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This morning I took a great yoga class. In the beginning of class the teacher spoke a bit about Patañjali, who compiled the yoga sutras around 400 CE. She specifically talked about sutra 2.1. This sutra states that the practice of yoga consists of three components. When she was telling us about them, I immediately thought they applied to bellydance as well.

1. tapas or austerity/discipline, dedication and studentship.

2. svadhyaya or self-study. Our teacher explained that this means being willing to see all the facets that make up you – all of your weakness, but also all of your assets for growth.

3.Ishvara pranidhana or surrender to pure awareness or a greater energy. It means being aware of a greater energy that is contributing to us and that we are contributing to. Conspiring to our awakening, as our teacher put it.

She said we awaken through these three paths, we become fully alive and engaged.

Inspiring right?

If you want to read more about it go here.

Xoxo

TBB

p.s. #FBF/#TBT post to come!!!!!

 

 “I grew up in a very diverse atmosphere but was always taught to honor my roots, this is what I bring to dance and what is evidenced in the shows I produce.”

 

On the 15th of last month, I was lucky enough to be included in Kay Kizi’ah’s event: Katrina’s School’s Out Hafla Summer Edition. It was the first time I ever really got to spend time with Kay, who is very prominent in the NYC bellydance scene. She is a talented, passionate dancer and such a warm and sweet person.

In addition to dancing, Kay has been working at a high school for eight years as a special education teacher working with emotionally disturbed children. She has also been an adjunct at the College of New Rochelle for six years, teaching courses in the Psychology Department.

In fact, her event, which included 17 performers, was also offered as a part of a summer college course called “Dance as a form of Cultural Expression”. This course is 6 credits, matriculated, and was the first Middle Eastern dance course offered at The College of New Rochelle. The course, taught by Kay, was offered last year and became SO popular that despite budget cuts, it was offered again this year and recieved double enrollment!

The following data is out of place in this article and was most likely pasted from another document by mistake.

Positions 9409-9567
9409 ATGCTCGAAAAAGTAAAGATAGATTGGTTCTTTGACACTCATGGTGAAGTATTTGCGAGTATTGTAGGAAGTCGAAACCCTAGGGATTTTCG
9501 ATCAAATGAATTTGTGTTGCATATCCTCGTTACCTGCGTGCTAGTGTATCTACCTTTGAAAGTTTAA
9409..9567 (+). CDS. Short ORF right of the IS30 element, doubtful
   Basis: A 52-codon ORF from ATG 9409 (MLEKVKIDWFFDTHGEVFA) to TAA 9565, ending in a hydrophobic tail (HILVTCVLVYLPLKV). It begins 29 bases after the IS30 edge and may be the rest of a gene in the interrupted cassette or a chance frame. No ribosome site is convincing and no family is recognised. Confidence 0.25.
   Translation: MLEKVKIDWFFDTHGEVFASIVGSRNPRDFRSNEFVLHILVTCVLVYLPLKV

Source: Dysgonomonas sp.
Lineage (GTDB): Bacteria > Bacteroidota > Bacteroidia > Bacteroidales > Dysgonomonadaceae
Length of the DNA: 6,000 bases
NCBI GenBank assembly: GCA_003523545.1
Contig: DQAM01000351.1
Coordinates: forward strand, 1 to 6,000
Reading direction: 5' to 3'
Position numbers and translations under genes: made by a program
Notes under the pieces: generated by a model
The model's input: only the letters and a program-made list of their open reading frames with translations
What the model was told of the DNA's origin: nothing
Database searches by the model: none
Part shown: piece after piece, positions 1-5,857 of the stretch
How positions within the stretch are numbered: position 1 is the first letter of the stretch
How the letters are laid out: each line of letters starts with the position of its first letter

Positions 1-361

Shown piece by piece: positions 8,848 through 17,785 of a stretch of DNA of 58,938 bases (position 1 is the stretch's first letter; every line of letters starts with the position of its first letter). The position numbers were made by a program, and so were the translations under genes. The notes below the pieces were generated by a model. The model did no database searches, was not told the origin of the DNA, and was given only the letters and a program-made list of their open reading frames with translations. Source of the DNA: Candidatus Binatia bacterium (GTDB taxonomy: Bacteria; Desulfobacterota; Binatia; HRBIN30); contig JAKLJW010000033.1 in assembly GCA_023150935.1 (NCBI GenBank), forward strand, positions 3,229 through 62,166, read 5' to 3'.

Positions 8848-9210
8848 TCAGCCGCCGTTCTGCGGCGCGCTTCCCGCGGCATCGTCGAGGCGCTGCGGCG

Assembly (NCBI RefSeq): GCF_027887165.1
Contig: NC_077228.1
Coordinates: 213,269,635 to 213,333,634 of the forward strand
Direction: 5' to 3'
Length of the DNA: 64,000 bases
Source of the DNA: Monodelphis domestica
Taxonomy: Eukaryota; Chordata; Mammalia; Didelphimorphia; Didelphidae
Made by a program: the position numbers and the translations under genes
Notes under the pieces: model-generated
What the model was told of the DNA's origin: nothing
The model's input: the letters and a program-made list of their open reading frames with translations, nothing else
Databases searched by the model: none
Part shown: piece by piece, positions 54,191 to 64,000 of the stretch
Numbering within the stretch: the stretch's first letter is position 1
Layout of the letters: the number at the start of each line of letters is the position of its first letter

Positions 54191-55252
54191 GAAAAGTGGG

Kay has her students approach the study of Middle Eastern dance from theoretical, cultural, spiritual, historical and practical angles. They study the history of the dance, learn basic movements, interview dancers, write poetry, and view clips of the great stars like Fifi Abdo and Nagwa Fouad. Attending shows, like the Summer Hafla, is an important part of the course. Students get to see dancers of different ages, genders, sizes, and races express themselves and dance in a way that is true to them and their own style.

I was so impressed with the organization of the show, the line up of dancers, and with how amazing and chill Kay is, so I approached her about an interview, and lucky for me – she said yes! 

So…here goes!

TBB: How and why did you get started in bellydance?

KK: I was a middle school teacher, and one of my colleagues wore a low key hip scarf to work. I liked how she walked with it on and I asked her what it was. She invited me to class, and as usual, I was hesitant, but it sounded like fun. I passed on it the 1st Friday night and the next one I said, ” Ok, I’m going.”

TBB: What is your favorite bellydance style?

KK: Definitely Egyptian!  To me it’s about the music. There are so many instruments and hidden layers, so many dynamics and I really feel at home when I hear it.  I used to say “I like that song” for instance: Alf Leyla, Princess of Cairo (Princess of Cairo on iTunes), Bitwannes Beek (Bitwannes Beek on iTunes) and people would say “That’s Egyptian.”

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